Acoustic deterrent devices

Underwater sound-emitting devices (maximum level of intensity equivalent to approximately 175 dB re 1 µPa @ 1m) attached to fishing gear, principally gillnets. ADD’s such as acoustic pingers are now mandated for use in some fisheries in the U.S. Northwest Atlantic, California driftnet, and in Europe. The sound of these devices is believed to alert an animal to the presence of the net and thus decrease the probability of entanglement. Although some studies have shown that pingers can have the unintended consequence of attracting pinnipeds to fishing operations (Bordino et al., 2002) , this may be controllable by raising the emitted frequency of the pingers above seal hearing (Kraus et al., 1997). Other ADD’s emit sounds of such high intensity that they cause pain or alarm in certain underwater species. The minimum sound level is approximately 200 dB re 1 _Pa @ 1m (Olesiuk et al., 2002). Other ADD’s include audio recordings of an animal in distress, or of its predator, played to deter individuals of that species from entering into a fishing area. Jefferson and Curry  concluded that this technique was largely ineffective for reducing marine mammal interactions with fishing activity based on their review of multiple studies. Sounds produced to disrupt the normal echolocation abilities of cetaceans are also considered ADD’s. Preliminary research in Europe has shown some promise that these devices reduce depredation by bottlenose dolphins in gillnets and trammel nets, although habituation may be a challenge (Mooney et al. 2009) . The use of loud explosive devices, including gunshots, to scare non-target species such as sea lions away from a fishing operation can also be used. Deterrence may result from noise or tactile annoyance. Anecdotal evidence from some fishermen suggests this practice is widespread though its efficacy is not backed up by a number of studies, and it obviously threatens animal survival (Matkin 1994).

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Study Type: 

Study in the lab

Location: 

Neeltje Jans, The Netherlands

Target catch: 

n/a

Effect on bycatch species: 

Increased distance from the alarm source and respiration

Effect on target catch: 

n/a

Article: 

Study Type: 

Field study in the wild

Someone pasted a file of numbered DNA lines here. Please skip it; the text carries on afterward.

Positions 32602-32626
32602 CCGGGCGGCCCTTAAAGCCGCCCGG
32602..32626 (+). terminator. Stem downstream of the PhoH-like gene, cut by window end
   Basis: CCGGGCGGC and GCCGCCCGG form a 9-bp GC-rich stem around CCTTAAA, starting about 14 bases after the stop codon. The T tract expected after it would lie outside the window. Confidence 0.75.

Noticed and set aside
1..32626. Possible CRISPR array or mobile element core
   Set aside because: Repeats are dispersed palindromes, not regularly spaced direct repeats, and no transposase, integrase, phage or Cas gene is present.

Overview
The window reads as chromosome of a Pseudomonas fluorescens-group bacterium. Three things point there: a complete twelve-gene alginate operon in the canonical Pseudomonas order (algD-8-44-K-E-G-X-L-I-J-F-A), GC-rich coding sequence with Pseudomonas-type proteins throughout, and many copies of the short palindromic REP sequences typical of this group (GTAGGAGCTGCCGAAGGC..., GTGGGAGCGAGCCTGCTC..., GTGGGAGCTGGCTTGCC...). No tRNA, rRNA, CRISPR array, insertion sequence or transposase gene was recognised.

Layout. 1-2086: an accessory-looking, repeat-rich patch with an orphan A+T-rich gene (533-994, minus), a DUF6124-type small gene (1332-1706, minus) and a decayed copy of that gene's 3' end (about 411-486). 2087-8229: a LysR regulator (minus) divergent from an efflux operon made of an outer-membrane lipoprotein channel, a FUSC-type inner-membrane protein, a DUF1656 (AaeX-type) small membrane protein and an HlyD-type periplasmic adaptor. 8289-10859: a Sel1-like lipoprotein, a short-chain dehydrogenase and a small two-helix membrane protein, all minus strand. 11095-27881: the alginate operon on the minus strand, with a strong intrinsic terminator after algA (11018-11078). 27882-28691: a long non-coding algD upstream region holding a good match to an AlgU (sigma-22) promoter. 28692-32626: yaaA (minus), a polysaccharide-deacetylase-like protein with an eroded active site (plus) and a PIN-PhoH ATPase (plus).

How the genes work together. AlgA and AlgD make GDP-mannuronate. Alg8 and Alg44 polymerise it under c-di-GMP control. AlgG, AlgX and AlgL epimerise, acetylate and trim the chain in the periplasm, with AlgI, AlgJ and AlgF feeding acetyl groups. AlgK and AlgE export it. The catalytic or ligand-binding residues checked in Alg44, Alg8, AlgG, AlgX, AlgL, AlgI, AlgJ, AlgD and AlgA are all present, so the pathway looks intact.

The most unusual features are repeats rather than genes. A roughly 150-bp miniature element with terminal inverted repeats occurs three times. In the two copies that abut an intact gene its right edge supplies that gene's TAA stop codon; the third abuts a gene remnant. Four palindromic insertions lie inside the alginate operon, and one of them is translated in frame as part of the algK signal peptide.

Location: 

North Sea

Target catch: 

Hake

Effect on bycatch species: 

Pingers spaced at 455 m had 0 bycatch; pingers spaced at 585 m had a bycatch rate of 0.12

Effect on target catch: 

None reported

Article: 

Study Type: 

Field study in the wild

Location: 

North Carolina

Target catch: 

Spanish mackerel

Effect on bycatch species: 

Dolphins were less likely to interact with gillnets and more likely to echolocate

Effect on target catch: 

No effect

Article: 

Bycatch species: 

Reduction technique: 

Fishing Gear: 

Study Type: 

Field study in the wild

Location: 

Queensland, Australia

Target catch: 

Sharks

Effect on bycatch species: 

Dolphins heard the F3 pinger 45 m from the net, they could only detect the F10 pinger less than 40 m from the net

Effect on target catch: 

None reported

Article: 

Bycatch species: 

Reduction technique: 

Fishing Gear: 

Study Type: 

Field study in the wild

Location: 

Queensland, Australia

Target catch: 

Sharks

Effect on bycatch species: 

Humpback whales heard the F3 pinger 90 m from the net, they heard the F10 pinger was audible up to 130 m

Effect on target catch: 

None reported

Article: 

Bycatch species: 

Reduction technique: 

Fishing Gear: 

Study Type: 

Field study in the wild

Location: 

Cornwall

Target catch: 

None reported

Effect on bycatch species: 

There was a significant difference in the number of porpoise clicks between nets with and without pingers, but the extent of displacement could not be determined. No evidence of habituation to the pingers.

Effect on target catch: 

None reported

Article: 

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